Sex Roles

, Volume 65, Issue 1–2, pp 146–148 | Cite as

Adding Men and Class to the Work-Family Mix

Reshaping the Work-Family Debate: Why Men and Class Matter. By Joan C. Williams, Harvard University Press, 2010. 293 pp. $29.95 (hardback). ISBN: 978–0674055674
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References

  1. Boushey, H. (2008). “Opting out”? The effect of children on women’s employment in the United States. Feminist Economics, 14(1), 1–36.CrossRefGoogle Scholar
  2. Boushey, H. (2009). The new breadwinners. In H. Boushey & A. O’Leary (Eds.), The Shriver report: A woman’s nation changes everything (pp. 30–67). Washington, DC: Center for American Progress.Google Scholar
  3. Cahn, N., & Carbone, J. (2010). Red families versus blue families. New York: Oxford University Press.Google Scholar
  4. Gerson, K. (2010). The unfinished revolution: How a new generation is reshaping family, work and gender in America. New York: Oxford University Press.Google Scholar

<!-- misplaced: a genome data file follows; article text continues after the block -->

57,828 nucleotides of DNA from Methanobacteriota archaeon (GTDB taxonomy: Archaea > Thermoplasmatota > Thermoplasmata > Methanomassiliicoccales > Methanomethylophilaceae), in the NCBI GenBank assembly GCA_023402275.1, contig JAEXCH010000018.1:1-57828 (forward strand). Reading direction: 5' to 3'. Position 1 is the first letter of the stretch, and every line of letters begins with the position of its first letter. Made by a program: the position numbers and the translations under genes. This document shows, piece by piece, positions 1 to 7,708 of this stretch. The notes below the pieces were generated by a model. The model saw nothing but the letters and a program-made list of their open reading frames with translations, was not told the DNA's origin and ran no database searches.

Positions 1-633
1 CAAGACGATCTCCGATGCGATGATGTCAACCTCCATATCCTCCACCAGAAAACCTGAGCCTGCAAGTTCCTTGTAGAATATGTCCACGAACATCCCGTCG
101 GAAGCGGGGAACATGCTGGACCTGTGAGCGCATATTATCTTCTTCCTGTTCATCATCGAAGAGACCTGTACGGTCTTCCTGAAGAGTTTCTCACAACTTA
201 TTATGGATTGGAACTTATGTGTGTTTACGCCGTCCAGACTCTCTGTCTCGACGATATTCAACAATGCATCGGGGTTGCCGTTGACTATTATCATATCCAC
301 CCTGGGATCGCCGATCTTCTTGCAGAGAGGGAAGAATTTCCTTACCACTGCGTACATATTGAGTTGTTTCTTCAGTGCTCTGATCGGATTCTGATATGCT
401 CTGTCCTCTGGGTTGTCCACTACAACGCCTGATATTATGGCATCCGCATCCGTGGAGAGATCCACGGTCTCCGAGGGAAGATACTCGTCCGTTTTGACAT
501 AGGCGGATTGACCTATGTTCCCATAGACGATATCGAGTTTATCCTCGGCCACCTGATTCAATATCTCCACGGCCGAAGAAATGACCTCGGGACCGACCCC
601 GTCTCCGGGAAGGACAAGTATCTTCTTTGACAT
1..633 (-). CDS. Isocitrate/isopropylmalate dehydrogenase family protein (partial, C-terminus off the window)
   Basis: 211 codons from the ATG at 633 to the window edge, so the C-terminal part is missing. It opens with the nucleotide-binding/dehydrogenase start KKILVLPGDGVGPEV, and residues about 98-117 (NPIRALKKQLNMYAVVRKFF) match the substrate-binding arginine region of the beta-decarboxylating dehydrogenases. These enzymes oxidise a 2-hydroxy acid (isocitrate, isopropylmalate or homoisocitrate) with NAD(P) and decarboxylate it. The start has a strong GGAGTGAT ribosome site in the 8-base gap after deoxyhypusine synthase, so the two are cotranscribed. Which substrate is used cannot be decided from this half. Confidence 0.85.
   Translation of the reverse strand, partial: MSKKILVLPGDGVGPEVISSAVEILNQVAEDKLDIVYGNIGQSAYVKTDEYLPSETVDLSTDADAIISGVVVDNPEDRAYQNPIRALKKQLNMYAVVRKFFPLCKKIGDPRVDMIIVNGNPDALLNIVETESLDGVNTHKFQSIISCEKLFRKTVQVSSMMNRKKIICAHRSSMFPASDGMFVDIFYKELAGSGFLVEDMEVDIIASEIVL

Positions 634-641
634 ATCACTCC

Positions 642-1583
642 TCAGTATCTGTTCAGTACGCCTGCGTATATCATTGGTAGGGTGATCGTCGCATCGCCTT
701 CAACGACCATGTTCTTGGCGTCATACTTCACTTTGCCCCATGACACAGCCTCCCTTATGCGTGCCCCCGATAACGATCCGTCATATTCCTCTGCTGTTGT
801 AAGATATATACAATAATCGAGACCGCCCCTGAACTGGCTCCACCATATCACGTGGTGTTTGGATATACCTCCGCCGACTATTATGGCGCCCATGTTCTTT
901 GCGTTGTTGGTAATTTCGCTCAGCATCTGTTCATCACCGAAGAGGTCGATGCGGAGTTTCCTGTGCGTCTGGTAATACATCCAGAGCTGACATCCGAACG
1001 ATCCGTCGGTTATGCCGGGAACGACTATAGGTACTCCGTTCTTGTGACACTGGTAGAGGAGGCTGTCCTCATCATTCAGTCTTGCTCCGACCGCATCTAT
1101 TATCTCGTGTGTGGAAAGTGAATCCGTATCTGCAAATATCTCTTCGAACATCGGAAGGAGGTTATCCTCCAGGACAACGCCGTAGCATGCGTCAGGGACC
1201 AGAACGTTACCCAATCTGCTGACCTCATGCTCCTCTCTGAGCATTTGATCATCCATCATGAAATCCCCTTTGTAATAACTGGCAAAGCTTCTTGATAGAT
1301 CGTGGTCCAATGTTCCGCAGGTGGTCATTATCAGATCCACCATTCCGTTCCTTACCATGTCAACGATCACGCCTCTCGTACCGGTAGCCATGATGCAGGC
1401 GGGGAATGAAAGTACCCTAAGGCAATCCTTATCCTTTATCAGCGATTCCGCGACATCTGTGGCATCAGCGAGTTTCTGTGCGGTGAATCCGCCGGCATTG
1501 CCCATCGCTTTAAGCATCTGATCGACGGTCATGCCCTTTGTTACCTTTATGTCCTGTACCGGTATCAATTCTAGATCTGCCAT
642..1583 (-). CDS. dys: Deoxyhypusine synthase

5. Goldin, C. (1990). Understanding the gender gap: An economic history of American women. New York: Oxford University Press.Google Scholar
  6. Stone, P. (2007). Opting out? Why women really quit careers and head home. Berkeley: University of California Press.Google Scholar
  7. Williams, J. C. (2000). Unbending gender: Why family and work conflict and what to do about it. New York: Oxford University Press.Google Scholar
  8. Williams, J. C. (2007). The opt-out revolution revisited. The American Prospect, 18, A12–A15.Google Scholar
  9. Williams, J. C. (2010). Reshaping the work-family debate: Why men and class matter. Cambridge: Harvard University Press.Google Scholar

Copyright information

© Springer Science+Business Media, LLC 2011

Authors and Affiliations

  1. 1.Department of SociologyRice UniversityHoustonUSA

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